Xylaria species

Xylaria species

Tuesday, August 26, 2008

Road Trip Photos

I am back!

What fits in a Fit:


Hard to see the bike and rocket box on top. A goodly portion of our load on the way out was a 100-lb bass amp. Yes, we did make it through the mountain passes, but not very quickly. I did learn the value of shifting into D3 on the way back though.

Maud S Canyon - my first run:


This picture was taken the day after, when I went back to hike the trail I had run. We arrived in Butte on Thursday (Duluth to Billings, MT on day one, Billings to Butte on day two). Butte is at around 5400' elevation, quite a change for this flatlander from Minnesota. I decided to head out and run a trail in town as an antidote to two days of sitting in a car. The "kids" dropped me off at the trail head with the promise to come back in about an hour to pick me up (1 hour to run 5 miles seemed reasonable). It was kind of overcast, but no prediction of rain.....

I made it to the top of Maude S Canyon in about 35 minutes, with the skies getting darker and winds stronger the whole while. Made me think of what the folks at Leadville had gone through. Took a quick look around, then headed back down the trail the way I had come up. It is so much easier running down then up; though the switchbacks were tough in spots, no trees to grab on to and swing around on the way down. It started to rain as I was approaching the railroad track that bisects the hill, then it started to hail! Now I really felt close to the Leadville folks (minus 95 miles). Got to the bottom of the hill and no car, no kids. Took shelter from the wind and rain here:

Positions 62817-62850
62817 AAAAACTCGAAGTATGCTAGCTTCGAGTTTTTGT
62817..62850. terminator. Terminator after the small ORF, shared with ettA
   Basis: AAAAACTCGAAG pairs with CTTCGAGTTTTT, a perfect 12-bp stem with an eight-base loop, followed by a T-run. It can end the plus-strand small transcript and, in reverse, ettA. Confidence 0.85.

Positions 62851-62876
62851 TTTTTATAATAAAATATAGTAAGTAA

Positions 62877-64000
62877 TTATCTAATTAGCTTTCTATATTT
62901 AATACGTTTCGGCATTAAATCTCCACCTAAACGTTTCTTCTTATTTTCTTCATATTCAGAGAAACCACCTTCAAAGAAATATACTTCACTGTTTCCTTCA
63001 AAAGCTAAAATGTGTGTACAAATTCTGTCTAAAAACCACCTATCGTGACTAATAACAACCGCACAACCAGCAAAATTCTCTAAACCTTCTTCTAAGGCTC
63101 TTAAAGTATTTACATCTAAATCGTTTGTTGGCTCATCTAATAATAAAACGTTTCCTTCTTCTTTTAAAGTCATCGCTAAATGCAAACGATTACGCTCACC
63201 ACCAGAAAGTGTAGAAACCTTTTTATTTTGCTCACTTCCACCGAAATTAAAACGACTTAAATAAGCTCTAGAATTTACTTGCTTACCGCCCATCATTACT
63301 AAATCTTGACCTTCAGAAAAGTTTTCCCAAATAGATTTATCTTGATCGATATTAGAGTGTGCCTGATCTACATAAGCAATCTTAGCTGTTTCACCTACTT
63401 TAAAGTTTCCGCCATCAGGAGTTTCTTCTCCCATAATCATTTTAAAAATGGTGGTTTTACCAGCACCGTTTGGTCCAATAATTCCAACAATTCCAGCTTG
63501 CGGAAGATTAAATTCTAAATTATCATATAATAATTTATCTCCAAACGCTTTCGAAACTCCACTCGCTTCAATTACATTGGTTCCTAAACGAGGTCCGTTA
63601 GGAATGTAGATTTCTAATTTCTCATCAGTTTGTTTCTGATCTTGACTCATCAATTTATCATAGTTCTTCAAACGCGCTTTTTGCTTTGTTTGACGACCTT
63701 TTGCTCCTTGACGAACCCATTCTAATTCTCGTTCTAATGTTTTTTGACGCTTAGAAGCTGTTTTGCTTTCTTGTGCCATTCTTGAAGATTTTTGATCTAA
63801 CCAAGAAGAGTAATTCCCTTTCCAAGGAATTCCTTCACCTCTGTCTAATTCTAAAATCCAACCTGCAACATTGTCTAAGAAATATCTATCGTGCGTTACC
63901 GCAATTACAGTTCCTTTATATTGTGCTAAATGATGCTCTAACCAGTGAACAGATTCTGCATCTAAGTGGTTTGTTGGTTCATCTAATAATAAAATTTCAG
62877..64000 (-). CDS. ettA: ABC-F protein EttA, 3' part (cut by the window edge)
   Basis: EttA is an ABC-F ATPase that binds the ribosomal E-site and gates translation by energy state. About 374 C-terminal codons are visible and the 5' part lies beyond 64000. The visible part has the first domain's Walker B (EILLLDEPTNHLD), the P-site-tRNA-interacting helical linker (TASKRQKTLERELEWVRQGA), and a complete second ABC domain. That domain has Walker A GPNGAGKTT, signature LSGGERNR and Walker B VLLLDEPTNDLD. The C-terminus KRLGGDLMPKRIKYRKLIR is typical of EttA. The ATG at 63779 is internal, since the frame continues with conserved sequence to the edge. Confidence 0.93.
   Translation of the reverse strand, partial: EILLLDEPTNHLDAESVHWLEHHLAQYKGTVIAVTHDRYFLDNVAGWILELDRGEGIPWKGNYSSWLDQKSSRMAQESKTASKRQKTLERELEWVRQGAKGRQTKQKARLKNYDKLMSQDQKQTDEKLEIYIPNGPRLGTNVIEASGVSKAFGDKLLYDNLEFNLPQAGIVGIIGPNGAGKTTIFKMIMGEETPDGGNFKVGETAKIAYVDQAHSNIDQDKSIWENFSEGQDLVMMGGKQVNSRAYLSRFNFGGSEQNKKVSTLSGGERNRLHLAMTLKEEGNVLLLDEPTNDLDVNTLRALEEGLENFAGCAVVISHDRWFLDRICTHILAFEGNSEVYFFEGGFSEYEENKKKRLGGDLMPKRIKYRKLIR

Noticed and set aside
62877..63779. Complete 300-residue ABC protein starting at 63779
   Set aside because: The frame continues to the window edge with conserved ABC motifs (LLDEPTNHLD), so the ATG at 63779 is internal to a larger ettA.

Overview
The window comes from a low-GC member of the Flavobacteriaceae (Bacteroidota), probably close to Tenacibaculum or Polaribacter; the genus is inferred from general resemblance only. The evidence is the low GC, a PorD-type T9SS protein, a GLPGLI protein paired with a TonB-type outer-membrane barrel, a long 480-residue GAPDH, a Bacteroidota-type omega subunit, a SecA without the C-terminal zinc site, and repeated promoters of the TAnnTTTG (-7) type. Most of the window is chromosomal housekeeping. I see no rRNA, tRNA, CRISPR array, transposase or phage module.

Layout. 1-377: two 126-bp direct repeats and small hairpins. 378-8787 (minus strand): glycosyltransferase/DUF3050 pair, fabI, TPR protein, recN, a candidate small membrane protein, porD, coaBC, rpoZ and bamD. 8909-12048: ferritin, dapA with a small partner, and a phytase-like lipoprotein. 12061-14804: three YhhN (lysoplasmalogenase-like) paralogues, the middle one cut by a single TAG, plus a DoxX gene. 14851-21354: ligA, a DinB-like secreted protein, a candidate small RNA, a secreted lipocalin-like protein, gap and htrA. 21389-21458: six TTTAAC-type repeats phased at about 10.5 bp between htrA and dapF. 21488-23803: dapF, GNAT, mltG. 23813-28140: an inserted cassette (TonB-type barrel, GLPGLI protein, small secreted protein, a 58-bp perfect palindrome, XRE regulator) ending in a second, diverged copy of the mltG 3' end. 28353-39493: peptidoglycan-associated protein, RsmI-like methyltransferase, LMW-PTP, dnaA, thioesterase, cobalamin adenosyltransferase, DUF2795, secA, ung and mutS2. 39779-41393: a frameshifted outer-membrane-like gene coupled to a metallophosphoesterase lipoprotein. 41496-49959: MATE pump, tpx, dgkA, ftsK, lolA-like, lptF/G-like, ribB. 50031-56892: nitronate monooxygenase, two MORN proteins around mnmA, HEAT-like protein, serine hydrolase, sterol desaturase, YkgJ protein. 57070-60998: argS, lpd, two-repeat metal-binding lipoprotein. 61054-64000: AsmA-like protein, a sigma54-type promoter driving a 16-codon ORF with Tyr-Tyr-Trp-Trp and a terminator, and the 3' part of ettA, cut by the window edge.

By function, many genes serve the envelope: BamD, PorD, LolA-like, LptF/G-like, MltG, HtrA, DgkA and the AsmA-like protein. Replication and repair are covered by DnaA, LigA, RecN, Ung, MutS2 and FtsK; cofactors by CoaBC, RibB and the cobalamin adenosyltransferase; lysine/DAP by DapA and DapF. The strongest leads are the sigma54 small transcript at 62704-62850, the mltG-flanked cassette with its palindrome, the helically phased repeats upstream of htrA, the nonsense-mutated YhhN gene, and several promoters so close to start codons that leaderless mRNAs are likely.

Crouched behind this rock waiting for the kids to get back. There were two other cars in the lot - no one offered me shelter. Suppose I could have knocked and asked - and probably would have - if I 'd had to wait much longer.

My destination:



Off to the left are more hills and the (a) Continental Divide. Apparently, at some point in the future, this trail will connect with the Continental Divide trail (if it doesn't already).

View back down the canyon:



Despite growing up in Minnesota with it's dense greenery, I found this area beautiful. A bit barren, but I was fascinated by the plant life and the geology (Boulder Batholith, granite and who knows what else). Did get reassurance before heading out that there would be no rattlesnakes on this trail. Did see a snake though! Looked garter snake like, from what I saw of it.

I think going for a run the first day really helped me adjust to the altitude. Though I just about passed out in the first 5 minutes of the run. The trail did not look that steep, so off I went. I was walking pretty soon as the world started to look a little dark ;-> I ended up doing a mix of walking and running up the 1000 foot climb. But like I said, the run down was great! Took only 25 minutes, even with needing to slow way down to navigate the corners of the switchbacks.

On Saturday we headed to Toll Mountain (in the Highland Range) and a national forest campground. I sat in the back while Sarah drove up the very windy mountain road. Some of the highlights of that trip:


I loved the color of this lichen, so intense.

The view from atop a rock outcropping: